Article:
By G. A. Wells, George A. Wells

Professor Wells argues that there has been no old Jesus, and in therefore arguing he bargains with the numerous fresh writers who've interpreted the historic Jesus as a few type of political determine within the fight opposed to Rome, and calls in proof the numerous modern theologians who believe a few of his arguments approximately early Christianity. The query at factor is what all of the facts provides as much as. Does it identify that Jesus did or didn't exist? Professor Wells concludes that the latter is the much more likely speculation. This problem to bought considering through either Christians and non-Christians is supported via a lot documentary proof, and Professor Wells rigorously examines all of the suitable difficulties and solutions the entire appropriate questions. He intentionally avoids polemic and hypothesis, and sticks as far as attainable to the identified proof and to rational inferences from the evidence.

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On the other hand it is itself used in (and therefore earlier than) Polycarp’s letter. The persecuted Christians addressed in 1 Peter must expect to be ‘reproached for the name of Christ’ (4:14) and vilified as wrongdoers (2:12), but there is no suggestion that they are facing the death penalty. It is implied (4:15 — 6) that, like thieves, they may be sentenced by pagan courts. The reference here seems to be not to provincial governors but to local magistrates, before whom Christians might well be brought on a charge of fomenting disorder (because they confidently proclaimed that the world was coming to a prompt and catastrophic end).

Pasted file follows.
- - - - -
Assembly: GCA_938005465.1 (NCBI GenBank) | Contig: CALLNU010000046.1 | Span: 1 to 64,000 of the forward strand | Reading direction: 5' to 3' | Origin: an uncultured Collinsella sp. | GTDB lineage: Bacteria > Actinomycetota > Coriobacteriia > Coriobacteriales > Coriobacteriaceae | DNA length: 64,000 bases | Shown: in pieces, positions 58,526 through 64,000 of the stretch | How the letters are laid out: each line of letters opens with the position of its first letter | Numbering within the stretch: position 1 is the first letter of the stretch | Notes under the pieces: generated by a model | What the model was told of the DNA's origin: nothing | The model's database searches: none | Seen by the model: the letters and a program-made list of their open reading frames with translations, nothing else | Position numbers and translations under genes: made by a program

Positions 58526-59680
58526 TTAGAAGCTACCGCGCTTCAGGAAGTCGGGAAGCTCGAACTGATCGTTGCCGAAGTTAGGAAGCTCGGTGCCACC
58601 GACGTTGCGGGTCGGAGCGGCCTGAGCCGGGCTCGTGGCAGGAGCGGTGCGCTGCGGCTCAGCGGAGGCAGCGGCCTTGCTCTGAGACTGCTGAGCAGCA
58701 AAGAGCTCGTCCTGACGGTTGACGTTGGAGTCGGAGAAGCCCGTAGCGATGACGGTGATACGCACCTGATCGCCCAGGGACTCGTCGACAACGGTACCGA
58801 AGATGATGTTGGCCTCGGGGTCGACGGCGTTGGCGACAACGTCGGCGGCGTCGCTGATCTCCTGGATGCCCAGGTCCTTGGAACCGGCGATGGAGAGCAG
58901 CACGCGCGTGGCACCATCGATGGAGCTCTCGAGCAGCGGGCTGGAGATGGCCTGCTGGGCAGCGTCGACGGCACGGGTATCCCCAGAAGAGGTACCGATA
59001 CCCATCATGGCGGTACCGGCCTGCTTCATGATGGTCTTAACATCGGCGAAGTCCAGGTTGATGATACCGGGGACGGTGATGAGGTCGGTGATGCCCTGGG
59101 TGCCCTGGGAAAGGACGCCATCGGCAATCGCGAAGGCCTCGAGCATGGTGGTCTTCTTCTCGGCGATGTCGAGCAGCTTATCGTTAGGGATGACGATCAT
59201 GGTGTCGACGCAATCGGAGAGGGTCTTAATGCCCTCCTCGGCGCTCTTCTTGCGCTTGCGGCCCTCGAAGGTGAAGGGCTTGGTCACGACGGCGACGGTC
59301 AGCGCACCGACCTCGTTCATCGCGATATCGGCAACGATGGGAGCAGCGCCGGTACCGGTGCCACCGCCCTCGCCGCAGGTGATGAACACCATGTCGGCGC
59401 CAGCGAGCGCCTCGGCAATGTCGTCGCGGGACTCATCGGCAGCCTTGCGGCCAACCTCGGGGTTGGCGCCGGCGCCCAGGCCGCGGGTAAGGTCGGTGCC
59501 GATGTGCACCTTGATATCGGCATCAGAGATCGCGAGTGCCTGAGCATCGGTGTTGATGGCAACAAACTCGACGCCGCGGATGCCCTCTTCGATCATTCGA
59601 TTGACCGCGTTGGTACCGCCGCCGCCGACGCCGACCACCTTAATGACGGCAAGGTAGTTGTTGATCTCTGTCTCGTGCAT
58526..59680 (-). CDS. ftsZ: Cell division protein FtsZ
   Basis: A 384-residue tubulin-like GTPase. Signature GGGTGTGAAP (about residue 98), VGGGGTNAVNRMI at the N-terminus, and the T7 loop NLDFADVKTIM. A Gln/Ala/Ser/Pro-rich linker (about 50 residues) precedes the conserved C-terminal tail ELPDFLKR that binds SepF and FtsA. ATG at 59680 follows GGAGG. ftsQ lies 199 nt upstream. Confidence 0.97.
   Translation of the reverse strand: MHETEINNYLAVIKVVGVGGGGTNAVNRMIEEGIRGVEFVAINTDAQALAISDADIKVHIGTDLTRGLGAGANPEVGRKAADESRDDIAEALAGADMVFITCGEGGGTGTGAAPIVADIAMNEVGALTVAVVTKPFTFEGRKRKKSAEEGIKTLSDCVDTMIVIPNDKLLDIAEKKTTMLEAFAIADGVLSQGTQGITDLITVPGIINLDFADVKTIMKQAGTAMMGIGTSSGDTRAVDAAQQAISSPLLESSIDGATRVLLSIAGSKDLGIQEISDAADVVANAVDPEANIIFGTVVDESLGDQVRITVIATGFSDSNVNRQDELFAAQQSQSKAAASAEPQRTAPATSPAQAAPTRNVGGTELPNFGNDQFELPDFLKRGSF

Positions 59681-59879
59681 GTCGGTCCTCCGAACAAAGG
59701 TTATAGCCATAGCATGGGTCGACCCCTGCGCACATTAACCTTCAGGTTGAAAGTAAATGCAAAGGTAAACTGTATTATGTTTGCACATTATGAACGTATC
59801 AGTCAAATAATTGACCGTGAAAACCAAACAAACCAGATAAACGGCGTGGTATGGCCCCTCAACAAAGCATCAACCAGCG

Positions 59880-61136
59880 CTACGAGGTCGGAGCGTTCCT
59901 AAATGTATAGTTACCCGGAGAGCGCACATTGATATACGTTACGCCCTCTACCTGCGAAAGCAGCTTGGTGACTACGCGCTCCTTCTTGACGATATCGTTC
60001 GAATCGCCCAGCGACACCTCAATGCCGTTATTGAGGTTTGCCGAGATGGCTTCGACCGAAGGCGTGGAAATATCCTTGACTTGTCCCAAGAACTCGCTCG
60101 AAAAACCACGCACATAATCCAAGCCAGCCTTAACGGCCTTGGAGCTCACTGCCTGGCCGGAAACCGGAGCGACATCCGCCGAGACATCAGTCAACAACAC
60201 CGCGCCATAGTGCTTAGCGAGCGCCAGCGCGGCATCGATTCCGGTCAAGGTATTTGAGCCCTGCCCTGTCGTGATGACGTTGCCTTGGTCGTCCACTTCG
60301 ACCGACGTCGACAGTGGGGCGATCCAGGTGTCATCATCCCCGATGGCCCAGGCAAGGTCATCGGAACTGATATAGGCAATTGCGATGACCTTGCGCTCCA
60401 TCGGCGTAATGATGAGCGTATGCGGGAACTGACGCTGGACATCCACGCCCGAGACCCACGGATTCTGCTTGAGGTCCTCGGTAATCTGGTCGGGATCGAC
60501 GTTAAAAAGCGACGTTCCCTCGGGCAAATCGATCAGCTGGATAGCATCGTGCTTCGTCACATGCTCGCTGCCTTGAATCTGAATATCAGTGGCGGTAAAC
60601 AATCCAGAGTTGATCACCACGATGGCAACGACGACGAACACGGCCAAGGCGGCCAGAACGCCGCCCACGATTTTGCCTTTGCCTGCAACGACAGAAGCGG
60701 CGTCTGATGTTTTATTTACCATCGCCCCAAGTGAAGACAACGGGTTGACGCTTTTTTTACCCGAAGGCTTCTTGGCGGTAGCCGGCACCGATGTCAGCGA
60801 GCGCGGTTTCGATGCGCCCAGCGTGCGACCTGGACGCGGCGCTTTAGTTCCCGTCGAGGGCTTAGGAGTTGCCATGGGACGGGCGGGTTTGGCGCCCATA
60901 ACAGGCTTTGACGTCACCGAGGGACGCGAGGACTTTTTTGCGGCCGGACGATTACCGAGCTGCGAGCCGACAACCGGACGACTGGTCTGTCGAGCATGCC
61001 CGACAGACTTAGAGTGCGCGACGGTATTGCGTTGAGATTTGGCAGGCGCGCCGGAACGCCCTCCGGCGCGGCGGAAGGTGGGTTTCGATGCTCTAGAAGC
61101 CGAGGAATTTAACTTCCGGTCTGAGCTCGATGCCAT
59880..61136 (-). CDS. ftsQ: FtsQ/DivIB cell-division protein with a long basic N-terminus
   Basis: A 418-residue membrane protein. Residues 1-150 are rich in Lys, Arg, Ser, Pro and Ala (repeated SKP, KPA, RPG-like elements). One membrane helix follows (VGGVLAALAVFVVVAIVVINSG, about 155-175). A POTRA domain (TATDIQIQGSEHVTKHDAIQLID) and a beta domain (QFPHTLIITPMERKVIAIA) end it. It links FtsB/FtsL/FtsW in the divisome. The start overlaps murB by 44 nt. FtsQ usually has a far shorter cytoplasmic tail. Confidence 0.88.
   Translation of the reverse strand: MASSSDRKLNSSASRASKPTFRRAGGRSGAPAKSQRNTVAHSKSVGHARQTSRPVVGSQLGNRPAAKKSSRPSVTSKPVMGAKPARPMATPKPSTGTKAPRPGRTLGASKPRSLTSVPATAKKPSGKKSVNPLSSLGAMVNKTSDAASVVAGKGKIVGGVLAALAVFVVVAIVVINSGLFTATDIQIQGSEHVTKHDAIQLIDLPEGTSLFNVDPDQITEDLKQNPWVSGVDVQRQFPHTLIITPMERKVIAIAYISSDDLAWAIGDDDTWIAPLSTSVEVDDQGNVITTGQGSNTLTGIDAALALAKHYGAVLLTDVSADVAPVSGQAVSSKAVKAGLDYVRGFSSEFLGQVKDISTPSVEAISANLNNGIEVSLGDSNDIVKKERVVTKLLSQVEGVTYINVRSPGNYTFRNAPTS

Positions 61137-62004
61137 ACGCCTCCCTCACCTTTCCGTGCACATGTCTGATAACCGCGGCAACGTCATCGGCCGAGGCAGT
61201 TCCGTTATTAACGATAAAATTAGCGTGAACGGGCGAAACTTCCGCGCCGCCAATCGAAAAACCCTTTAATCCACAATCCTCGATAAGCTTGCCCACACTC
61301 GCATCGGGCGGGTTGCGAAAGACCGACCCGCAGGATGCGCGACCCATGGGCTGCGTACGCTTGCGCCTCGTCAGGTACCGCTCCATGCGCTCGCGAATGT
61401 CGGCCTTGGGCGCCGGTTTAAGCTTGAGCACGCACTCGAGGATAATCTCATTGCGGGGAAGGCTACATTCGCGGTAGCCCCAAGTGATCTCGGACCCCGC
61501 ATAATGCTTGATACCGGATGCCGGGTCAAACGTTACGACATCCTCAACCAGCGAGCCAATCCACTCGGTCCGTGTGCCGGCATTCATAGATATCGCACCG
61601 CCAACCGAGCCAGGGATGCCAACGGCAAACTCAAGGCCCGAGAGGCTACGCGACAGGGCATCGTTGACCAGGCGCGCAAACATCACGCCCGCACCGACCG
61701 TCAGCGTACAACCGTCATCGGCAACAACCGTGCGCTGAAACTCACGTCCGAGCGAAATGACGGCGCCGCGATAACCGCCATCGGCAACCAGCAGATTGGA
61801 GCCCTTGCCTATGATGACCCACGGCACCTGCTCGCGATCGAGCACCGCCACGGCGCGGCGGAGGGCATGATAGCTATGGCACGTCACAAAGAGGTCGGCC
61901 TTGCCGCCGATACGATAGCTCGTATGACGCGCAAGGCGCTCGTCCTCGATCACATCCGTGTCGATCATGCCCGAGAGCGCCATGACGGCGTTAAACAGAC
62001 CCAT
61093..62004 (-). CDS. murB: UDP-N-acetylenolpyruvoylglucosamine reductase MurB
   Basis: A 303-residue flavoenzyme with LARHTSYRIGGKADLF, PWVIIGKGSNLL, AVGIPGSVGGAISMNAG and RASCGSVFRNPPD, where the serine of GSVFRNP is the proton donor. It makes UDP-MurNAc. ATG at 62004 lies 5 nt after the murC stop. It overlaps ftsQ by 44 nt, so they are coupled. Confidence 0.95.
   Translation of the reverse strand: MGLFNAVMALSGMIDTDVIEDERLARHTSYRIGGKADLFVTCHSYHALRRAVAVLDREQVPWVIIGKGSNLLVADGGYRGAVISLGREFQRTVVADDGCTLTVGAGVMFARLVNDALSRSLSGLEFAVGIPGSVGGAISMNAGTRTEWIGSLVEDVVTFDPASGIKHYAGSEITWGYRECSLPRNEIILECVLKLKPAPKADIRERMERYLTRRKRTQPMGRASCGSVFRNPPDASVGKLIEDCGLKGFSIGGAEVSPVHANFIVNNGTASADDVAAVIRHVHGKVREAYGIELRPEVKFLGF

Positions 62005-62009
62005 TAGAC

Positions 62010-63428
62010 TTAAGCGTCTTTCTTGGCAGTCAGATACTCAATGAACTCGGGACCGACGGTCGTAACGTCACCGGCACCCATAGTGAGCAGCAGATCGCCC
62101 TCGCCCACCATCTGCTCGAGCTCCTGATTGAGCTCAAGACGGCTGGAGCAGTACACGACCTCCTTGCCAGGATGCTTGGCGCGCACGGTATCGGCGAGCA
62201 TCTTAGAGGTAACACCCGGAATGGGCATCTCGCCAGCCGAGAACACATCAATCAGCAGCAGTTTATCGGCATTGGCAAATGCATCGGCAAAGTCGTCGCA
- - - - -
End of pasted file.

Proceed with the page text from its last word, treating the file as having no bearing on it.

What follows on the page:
But if the presence of the spirit was a sign that the first-fruits of the harvest of the endtime had already been gathered, then the resurrection must also be nigh. It may well have been partly on this basis that early Christians came to believe that Christ is risen, that the resurrection had, to this extent, already begun; and that a pledge had thus been given that a general resurrection of mankind would shortly follow. (ii) Paul’s Christian Predecessors and Contemporaries Paul’s writings are the earliest extant Christian documents, but there were still earlier Christians whom he persecuted prior to his conversion.

The stories of appearances did not form the basis for the resurrection faith, but resulted from it (403, p 165). Faith in Christ’s resurrection was able to become a cardinal tenet of the early Christians for the reason that it guaranteed the resurrection of all believers. Christ raised from the dead is ‘the first fruits of those who have fallen asleep’ (1 Cor. 15:20), and will thus necessarily be followed by the resurrection of all who belong to him. And the idea that the Messiah would die and be resurrected is understandable as a synthesis of originally independent Jewish ideas about the end-time (see below, p 113).

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